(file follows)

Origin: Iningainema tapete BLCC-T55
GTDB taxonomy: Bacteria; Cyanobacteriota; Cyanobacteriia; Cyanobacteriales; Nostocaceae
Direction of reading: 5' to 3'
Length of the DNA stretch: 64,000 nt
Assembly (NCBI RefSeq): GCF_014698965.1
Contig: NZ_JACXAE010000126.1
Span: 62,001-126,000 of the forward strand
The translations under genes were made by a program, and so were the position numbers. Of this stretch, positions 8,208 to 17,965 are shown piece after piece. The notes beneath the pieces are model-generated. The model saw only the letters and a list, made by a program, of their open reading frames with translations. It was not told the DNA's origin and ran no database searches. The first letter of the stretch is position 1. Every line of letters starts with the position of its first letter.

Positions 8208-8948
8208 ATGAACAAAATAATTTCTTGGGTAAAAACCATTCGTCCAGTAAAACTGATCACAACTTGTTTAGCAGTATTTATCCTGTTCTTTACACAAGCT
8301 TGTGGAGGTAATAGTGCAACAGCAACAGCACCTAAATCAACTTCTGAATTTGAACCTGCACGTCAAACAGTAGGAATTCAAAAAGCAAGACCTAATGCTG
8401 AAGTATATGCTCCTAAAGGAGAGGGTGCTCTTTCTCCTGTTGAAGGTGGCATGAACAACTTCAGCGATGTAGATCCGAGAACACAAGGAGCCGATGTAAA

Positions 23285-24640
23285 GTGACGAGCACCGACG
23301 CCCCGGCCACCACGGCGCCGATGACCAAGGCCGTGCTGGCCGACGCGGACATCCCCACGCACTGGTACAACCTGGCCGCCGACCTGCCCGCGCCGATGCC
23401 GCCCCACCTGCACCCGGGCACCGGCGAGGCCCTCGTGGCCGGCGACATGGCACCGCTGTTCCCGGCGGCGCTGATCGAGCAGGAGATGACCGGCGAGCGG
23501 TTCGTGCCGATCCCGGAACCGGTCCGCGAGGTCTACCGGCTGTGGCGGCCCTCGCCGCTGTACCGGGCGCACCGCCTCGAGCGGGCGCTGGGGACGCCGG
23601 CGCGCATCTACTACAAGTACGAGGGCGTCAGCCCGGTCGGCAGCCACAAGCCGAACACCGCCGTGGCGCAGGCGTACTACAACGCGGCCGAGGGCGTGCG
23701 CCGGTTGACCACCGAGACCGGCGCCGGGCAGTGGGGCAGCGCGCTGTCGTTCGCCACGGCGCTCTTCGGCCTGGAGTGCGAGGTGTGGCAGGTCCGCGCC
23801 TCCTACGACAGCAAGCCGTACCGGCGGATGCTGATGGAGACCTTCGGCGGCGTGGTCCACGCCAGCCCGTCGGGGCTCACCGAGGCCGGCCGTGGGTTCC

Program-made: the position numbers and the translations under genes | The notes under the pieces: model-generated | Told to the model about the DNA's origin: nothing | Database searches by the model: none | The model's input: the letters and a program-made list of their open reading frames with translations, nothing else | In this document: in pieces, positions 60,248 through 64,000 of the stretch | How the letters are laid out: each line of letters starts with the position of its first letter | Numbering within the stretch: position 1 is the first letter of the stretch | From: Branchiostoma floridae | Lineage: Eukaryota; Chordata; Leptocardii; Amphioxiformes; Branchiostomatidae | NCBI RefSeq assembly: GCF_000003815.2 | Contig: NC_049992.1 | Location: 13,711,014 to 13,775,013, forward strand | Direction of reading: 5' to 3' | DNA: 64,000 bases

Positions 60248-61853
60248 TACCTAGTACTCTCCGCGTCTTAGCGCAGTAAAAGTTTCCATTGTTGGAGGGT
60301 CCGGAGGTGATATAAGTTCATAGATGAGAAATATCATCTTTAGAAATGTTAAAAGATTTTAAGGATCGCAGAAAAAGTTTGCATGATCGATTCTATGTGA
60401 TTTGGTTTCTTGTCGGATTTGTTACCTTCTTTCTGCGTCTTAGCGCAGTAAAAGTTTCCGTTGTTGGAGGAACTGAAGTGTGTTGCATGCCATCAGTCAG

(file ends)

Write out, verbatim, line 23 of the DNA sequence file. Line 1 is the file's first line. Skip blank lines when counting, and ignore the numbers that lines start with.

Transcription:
60248 TACCTAGTACTCTCCGCGTCTTAGCGCAGTAAAAGTTTCCATTGTTGGAGGGT